When I received the email that said “Congratulations, we are inviting you to volunteer with Greenpeace at Glastonbury this year!” I was absolutely thrilled! Yay, I would be spending almost a whole week as part of the festival crew campaigning to save the Arctic and I would get to see the Rolling Stones! It would also be my first festival ever. And my first camping experience for that matter. And then all the horrible stories people have told me over the years came rushing back. It will rain. A lot. Because it’s Glastonbury and it always rains a lot. I will be knee-deep in mud and my tent will float away in the floods. I will be smelly and dirty and won’t be able to wash my hair for a week. And the loos, well, let’s not think about the loos.
So I did what any city-dwelling control freak would do. I researched. I read all the blogs about Glastonbury, hundreds of festival-specific packing lists and how to prepare for the worst. I annoyed all my friends with silly questions about tents, tarps and trolleys. I borrowed and bought ALL the equipment I considered essential, including multiple fleece welly socks (of a well-known welly brand made famous by Kate Moss), a camping chair with drinks holder and about 17 packs of various types of wet-wipes (all biodegradable of course). I even practised being dirty and using wet-wipe “showers” for almost a week. I trial-ran different festival hair dos including the fishtail plaits and bandana styles. However, I had ignored the first of all packing rules: pack light.
The day before the festival I felt calm and prepared. I had been checking multiple weather forecasts for weeks now and was overjoyed at the mainly sunny predictions. I hadn’t managed to pack all my “essentials” for the six days into my 55 L backpack and had to fit the tent, chair and my monstrous roll-mat into my flowery shopping trolley, to which I had strapped my pink fairy wings (absolutely essential). Nothing could go wrong.
Or so I thought until I had to drag the whole lot all the way to Paddington station on the tube. I looked like a packing mule, especially after purchasing another bag full of booze at the station to drink on the train. Little did I know that I would have to walk another 30 minutes minimum from the shuttle drop-off to our camp site. By that time I was thanking the lord that the ground wasn’t muddy as my flimsy little trolley would’ve got stuck and died for sure. I was with five friends who all offered to help me with the trolley but as I had brought this upon myself I thought I’d deal with the consequences. We had to take multiple breaks on the walk and my friends gave me a head start each time as I was so slow. By the time we arrived I was in agony. My feet were killing me inside my sweaty wellies and I was cursing the trolley. My fairy wings got completely crumpled on the tube/train/shuttle and looked like a glittery, pink bird got hit by a tractor.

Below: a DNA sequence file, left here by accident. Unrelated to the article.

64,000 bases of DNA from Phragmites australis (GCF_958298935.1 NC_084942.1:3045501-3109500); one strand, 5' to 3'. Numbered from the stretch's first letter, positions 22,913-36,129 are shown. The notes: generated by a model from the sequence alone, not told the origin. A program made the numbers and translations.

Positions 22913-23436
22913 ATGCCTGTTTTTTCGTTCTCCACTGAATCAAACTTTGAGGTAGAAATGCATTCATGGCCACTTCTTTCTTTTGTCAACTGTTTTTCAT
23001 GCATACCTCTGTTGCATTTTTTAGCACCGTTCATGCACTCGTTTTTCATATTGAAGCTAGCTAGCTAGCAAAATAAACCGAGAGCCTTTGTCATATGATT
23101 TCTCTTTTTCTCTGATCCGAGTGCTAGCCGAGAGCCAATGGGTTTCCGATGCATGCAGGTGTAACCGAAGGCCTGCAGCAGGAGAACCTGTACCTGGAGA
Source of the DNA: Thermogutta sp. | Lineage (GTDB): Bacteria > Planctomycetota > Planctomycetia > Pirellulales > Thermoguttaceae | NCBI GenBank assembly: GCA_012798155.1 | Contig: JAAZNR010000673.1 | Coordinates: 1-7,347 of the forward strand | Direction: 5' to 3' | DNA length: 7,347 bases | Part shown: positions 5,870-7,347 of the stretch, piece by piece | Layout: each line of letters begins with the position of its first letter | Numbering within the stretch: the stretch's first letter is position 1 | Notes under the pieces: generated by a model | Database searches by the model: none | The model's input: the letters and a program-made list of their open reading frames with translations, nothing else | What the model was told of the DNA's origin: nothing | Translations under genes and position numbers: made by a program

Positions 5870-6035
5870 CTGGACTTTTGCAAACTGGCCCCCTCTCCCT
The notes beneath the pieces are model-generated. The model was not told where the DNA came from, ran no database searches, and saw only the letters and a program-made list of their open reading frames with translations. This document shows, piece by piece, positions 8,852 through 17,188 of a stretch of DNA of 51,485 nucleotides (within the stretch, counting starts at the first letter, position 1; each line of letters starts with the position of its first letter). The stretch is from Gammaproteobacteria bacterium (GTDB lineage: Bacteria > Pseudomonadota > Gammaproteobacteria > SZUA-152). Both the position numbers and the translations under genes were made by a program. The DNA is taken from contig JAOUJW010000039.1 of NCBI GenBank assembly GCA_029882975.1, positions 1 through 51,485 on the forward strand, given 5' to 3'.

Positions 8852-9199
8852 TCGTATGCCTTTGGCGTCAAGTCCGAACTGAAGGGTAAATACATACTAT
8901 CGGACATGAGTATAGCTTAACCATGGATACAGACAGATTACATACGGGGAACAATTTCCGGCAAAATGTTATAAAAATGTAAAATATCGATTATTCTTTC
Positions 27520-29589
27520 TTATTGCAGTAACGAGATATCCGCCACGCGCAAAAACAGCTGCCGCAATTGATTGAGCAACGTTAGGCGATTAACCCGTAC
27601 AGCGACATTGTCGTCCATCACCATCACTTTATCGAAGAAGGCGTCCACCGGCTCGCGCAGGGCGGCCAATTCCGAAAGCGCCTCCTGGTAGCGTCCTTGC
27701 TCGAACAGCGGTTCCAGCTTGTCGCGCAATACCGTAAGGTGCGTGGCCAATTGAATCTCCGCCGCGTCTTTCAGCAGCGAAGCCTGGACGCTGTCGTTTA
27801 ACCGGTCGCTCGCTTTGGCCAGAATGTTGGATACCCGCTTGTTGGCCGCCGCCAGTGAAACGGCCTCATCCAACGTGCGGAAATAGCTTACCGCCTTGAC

At least I managed to put up my tent in record time, the practice runs in the garden the previous day had paid off.
The next six days went by in a haze. It only ended up raining once which resulted in the infamous Glastonbury mud. Turns out mud is just part of the fun at Glastonbury, me and a bunch of new friends ended up dancing in the mud doing the welly-wobble and other classic moves (the microwave anybody?) all night long. Yes, I was dirty, and even though we had crew showers we could use around the clock, I only opted to shower twice in six days (I had to be presentable when talking to the public about the Arctic). My clothes were muddy and the loos were unspeakable (next time I will SO buy a she-wee!) but I had one of the best weeks of my whole life.
But almost everything I packed was a mistake. So I am working on a Glastonbury packing list for girls who dance in the mud. Stay tuned. Let me just say, the fairy wings? Not so essential after all.
Have you ever been to Glastonbury? What did you pack?